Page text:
Kansas State (6-4) at Colorado (4-6), 1 p.m.
Line: Kansas State by 2
Fun facts: Colorado leads the all-time series, 44-20-1. The home team has won the last three matchups.
Player to watch: Kansas State quarterback Collin Klein. The sophomore saw significant action for the second week in a row and responded with 141 rushing yards, and an additional 65 yards passing, plus a score. The speedy Klein now has 268 rushing yards in the last two games. Only problem is, he can’t get in a groove because K-State coach Bill Snyder continues to play quarterback Carson Coffman as well. In fact, the two quarterbacks switched in and out between plays, not just in between series. Coffman played poorly against Missouri, throwing an interception, losing two fumbles and taking four sacks. How will Snyder divide the snaps this week? Klein seems to be more effective, but Snyder may want to see Klein prove he can throw the ball more consistently before he takes over the job full-time.
Key matchup: Colorado pass rush vs. Kansas State passing attack. If and when K-State is forced to pass, will the Wildcats be able to convert key third-down situations? Colorado interim head coach Brian Cabral had his fingerprints all over the Buffaloes’ 34-14 victory against Iowa State last week in Boulder. Colorado produced eight sacks under the leadership of Cabral, the former CU linebackers coach who made his head coaching debut last week in place of recently-fired Dan Hawkins. K-State is 83rd in the country, giving up 2.40 sacks per game. Far from ideal when you consider how much the Wildcats run the ball with Daniel Thomas and Klein.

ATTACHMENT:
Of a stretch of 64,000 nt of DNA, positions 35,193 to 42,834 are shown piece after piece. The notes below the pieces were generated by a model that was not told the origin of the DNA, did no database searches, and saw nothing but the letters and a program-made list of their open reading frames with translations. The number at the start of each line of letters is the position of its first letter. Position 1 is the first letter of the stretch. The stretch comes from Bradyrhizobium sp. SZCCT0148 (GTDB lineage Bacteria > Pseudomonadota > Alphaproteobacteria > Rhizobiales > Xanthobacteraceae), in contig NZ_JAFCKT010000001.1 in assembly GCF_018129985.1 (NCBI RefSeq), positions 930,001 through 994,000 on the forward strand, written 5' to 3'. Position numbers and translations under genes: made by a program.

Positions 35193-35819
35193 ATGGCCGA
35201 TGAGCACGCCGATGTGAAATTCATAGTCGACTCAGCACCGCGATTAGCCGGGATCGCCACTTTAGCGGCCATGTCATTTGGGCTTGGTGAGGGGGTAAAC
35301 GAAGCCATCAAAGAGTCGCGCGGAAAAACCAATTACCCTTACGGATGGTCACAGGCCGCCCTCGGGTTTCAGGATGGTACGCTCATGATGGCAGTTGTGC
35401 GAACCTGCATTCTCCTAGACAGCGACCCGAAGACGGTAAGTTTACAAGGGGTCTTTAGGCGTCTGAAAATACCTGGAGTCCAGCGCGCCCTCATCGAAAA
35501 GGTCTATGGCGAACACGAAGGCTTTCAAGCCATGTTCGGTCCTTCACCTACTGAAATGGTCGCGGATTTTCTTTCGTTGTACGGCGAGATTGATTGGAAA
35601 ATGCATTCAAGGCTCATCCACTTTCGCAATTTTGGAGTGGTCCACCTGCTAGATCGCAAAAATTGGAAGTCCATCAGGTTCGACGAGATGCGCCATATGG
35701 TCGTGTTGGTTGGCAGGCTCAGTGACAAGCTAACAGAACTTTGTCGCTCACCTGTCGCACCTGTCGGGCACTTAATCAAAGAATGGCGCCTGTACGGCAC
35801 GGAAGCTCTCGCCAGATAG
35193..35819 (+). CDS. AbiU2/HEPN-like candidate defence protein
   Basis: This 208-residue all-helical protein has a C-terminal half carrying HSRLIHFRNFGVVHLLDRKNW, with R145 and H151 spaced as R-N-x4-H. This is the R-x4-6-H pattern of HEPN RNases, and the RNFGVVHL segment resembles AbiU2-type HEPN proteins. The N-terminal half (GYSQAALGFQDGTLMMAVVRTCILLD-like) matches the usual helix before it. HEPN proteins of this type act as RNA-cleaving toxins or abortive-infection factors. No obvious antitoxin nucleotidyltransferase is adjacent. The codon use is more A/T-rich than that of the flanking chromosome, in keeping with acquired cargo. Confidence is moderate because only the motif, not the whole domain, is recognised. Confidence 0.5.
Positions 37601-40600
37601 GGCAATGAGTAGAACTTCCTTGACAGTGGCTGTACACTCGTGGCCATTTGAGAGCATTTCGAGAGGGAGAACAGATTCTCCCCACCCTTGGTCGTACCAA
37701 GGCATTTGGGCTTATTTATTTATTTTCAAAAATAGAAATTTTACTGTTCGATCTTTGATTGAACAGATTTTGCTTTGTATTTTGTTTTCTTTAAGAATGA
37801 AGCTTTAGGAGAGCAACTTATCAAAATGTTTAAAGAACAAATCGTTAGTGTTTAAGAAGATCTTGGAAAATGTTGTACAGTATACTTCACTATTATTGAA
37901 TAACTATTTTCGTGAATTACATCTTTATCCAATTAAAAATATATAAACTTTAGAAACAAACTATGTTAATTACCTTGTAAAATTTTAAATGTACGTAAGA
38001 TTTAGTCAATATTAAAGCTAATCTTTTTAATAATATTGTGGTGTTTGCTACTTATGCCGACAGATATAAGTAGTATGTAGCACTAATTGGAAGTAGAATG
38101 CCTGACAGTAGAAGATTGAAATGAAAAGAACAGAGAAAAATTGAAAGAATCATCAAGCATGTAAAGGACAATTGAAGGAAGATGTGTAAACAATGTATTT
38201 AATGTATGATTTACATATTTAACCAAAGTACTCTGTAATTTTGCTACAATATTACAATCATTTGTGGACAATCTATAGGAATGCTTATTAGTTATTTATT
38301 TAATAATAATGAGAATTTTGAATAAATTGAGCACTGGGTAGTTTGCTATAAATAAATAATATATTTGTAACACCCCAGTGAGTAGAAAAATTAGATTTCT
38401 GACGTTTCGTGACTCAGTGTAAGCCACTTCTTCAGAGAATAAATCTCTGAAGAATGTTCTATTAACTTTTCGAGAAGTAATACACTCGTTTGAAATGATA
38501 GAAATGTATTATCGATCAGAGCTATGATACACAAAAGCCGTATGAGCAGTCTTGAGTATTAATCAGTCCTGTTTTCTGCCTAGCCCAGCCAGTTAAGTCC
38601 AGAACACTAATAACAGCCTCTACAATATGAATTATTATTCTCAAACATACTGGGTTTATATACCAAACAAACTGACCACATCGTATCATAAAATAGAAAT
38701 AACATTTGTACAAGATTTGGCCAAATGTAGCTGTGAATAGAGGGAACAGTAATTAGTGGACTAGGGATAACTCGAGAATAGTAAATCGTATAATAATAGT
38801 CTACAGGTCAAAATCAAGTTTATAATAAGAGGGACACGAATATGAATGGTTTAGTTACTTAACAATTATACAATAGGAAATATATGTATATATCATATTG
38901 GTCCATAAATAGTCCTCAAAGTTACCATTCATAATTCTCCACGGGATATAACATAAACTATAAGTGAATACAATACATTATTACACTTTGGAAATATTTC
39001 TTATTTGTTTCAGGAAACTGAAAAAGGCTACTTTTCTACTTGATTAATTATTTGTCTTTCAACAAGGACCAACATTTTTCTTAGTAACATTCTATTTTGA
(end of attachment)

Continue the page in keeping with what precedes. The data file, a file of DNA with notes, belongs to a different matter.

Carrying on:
Weber State (6-4) at Texas Tech (5-5), 2 p.m.
Fun facts: Weber State, a lower-level FCS team in the Big Sky Conference, has played one BCS conference team this season. In the season opener, Weber State fell, 38-20, to Boston College (5-5 overall, 3-4 ACC).
Big 12 player to watch: Texas Tech receiver Lyle Leong. The senior is quietly having an outstanding year, hauling in 58 catches for 725 yards and 15 scores (second in country behind Oklahoma State’s Justin Blackmon, who has 16). Leong should have his way with Weber State.